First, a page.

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Old August 14th, 2007, 12:15 PM   #1
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Dialogue in New York City

I have to shoot a feature film, guerrilla style, outside in New York City. The challenge is, of course, dialogue recording. Should I simply record the entire movie with ADR? Or should I use lavalier mics for the dialogue? I'm weary about using any type of on set microphone because the ambient noises will not only be loud, but they will more than likely change from shot/hour to shot/hour. Thanks.
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Old August 14th, 2007, 02:11 PM   #2
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I'm not sure why you would even put the option on the table of having a whole feature done in ADR. I think you made some of the sound guys cry when they read that.

There's nothing wrong with lavs, or even using the boom if it's possible.
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Old August 14th, 2007, 02:39 PM   #3
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I record dialogue all the time here. Is your feature set on location? Nobody is going to complain about some traffic noise on the streets of NYC. If you're worried about loud sounds making it hard to cut your film, there are a few simple things you can do:

Get a take clean of car horns, buses, and helicopters. These are going to be the hardest to cut from. (Sometimes you hardly notice a plane going overhead, but that's up to your sound guy. I don't like them and will almost always cut for them too.)

Record a bunch of room tone. Like you said, it will change over time. Get some every hour or so. The best way to do this is to stay alert and keep perspective - if you hear the ambience has changed, record it right away.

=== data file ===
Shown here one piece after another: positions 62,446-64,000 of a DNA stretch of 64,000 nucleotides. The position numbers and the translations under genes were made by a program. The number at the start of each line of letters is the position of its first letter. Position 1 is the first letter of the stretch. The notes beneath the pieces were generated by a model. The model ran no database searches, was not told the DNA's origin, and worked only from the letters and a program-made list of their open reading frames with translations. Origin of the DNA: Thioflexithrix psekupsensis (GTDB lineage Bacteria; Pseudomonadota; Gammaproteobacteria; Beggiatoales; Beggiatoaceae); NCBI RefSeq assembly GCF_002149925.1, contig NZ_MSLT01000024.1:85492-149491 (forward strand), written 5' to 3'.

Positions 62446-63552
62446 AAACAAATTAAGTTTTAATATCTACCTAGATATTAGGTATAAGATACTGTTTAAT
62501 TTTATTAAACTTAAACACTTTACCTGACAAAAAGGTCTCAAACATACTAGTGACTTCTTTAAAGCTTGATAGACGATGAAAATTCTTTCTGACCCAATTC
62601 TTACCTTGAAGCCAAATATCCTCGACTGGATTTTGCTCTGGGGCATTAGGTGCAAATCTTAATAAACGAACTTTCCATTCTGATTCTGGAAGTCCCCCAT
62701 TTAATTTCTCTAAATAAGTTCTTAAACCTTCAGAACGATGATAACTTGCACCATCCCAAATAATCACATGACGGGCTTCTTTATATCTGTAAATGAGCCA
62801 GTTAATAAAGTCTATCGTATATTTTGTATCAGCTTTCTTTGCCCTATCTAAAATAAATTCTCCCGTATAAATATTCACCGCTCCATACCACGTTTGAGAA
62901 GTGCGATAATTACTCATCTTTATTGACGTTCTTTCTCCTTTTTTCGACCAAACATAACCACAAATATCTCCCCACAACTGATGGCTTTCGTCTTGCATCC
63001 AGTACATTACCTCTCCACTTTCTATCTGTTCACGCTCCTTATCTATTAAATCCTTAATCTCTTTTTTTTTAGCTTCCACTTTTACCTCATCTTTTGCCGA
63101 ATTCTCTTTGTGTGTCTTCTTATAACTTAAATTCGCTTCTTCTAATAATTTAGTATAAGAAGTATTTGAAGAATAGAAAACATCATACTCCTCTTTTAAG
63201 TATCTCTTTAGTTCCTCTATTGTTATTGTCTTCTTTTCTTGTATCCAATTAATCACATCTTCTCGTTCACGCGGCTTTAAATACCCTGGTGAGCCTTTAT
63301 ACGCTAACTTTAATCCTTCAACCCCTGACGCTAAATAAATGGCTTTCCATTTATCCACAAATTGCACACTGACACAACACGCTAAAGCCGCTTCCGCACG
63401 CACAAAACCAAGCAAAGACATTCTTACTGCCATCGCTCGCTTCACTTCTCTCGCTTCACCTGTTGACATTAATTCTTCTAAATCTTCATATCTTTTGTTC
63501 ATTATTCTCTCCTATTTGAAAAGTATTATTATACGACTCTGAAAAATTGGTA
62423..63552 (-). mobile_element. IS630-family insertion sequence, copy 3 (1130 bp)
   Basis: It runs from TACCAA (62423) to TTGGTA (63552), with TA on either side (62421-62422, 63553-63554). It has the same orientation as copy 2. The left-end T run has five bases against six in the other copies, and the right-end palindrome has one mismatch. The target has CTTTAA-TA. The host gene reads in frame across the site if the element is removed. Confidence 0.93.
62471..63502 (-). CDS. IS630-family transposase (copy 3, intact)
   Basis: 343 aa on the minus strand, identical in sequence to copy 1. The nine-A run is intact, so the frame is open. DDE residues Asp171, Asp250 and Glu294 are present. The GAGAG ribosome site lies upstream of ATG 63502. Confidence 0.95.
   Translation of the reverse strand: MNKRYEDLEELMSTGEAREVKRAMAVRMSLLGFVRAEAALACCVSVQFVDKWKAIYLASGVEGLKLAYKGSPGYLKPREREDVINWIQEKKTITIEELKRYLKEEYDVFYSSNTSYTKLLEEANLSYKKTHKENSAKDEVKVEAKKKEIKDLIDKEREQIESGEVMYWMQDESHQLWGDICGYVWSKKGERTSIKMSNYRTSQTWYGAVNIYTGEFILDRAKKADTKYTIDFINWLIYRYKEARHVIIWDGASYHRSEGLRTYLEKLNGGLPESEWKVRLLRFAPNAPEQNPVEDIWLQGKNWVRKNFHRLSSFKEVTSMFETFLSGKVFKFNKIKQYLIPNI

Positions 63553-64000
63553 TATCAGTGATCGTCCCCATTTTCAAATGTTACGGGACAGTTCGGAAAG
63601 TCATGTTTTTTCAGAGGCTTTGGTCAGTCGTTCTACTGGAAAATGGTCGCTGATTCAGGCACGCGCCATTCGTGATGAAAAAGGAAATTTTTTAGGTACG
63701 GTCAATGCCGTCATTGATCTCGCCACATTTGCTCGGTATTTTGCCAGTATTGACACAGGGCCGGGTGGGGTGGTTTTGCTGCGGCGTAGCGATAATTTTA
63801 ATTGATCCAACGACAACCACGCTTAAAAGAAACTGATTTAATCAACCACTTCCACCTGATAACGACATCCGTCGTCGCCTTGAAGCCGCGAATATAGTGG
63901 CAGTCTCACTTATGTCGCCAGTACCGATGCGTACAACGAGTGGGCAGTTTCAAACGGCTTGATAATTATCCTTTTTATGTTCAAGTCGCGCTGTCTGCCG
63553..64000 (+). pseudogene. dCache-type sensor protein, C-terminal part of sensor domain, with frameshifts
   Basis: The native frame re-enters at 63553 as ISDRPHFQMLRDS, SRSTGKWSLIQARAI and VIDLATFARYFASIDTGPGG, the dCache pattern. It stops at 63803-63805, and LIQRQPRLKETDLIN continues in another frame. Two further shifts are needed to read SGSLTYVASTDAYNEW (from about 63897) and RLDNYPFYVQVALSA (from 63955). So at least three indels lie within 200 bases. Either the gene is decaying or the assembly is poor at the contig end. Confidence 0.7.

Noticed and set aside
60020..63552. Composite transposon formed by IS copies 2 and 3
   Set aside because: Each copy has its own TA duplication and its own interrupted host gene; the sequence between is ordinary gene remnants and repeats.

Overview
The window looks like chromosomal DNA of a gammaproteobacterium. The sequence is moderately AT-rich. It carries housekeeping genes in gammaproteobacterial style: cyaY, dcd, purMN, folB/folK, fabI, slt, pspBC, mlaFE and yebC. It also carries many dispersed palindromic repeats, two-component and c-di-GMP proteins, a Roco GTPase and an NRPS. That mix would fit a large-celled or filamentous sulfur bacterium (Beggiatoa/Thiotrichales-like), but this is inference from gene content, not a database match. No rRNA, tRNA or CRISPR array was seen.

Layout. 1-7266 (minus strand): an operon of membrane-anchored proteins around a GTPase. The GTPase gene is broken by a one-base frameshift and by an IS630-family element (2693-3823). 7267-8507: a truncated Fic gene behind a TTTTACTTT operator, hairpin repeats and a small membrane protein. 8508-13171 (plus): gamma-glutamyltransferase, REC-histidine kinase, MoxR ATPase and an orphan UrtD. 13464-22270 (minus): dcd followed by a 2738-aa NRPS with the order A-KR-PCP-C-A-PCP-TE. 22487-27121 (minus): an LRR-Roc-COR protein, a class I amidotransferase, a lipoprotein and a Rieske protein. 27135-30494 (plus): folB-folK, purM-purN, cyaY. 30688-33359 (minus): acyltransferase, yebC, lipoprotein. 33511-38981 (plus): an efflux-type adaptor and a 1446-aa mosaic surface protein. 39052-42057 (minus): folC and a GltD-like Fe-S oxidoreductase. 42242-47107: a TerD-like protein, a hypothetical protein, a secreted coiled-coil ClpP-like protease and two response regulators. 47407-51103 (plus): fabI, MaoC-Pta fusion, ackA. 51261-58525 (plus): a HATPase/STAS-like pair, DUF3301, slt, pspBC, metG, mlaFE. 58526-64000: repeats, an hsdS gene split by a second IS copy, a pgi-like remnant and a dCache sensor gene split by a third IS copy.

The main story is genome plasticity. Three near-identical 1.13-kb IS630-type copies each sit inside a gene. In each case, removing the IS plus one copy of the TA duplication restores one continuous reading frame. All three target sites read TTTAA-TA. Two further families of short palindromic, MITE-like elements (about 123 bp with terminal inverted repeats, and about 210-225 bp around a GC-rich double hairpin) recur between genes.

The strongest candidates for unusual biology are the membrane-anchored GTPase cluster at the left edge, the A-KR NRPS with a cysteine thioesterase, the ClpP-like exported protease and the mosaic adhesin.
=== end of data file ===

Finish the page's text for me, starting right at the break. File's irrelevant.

I know this is a stylistic choice, but it will make your life easier if you tend towards longer cuts. Yes, you're more likely to have a problem during a take. The advantage is that you have to worry a lot less about transitions. If you're recording a bunch of three- and five-second shots, chances are high that traffic noise will be slightly different every time. (It could work, it could feel very strange to the viewer.) If you get the whole scene shot in forty seconds, you won't have to scramble to make everything match in post. It'll just be there.

Like Jeffrey said, lavs are a good choice for the noisier locations. No mic will ever cut out all of the noise from the street without changing some of our ideas about physics. Boom when you can.

If you really want to ADR a whole feature no one can stop you. I also can't say that ADR won't be a good idea, depending on where you want to shoot. My advice is to get as much on location as humanly possible. If you haven't ADRed before, try doing some on a little test shoot. You won't know what you're dealing with until you try it yourself!
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Old August 14th, 2007, 03:10 PM   #4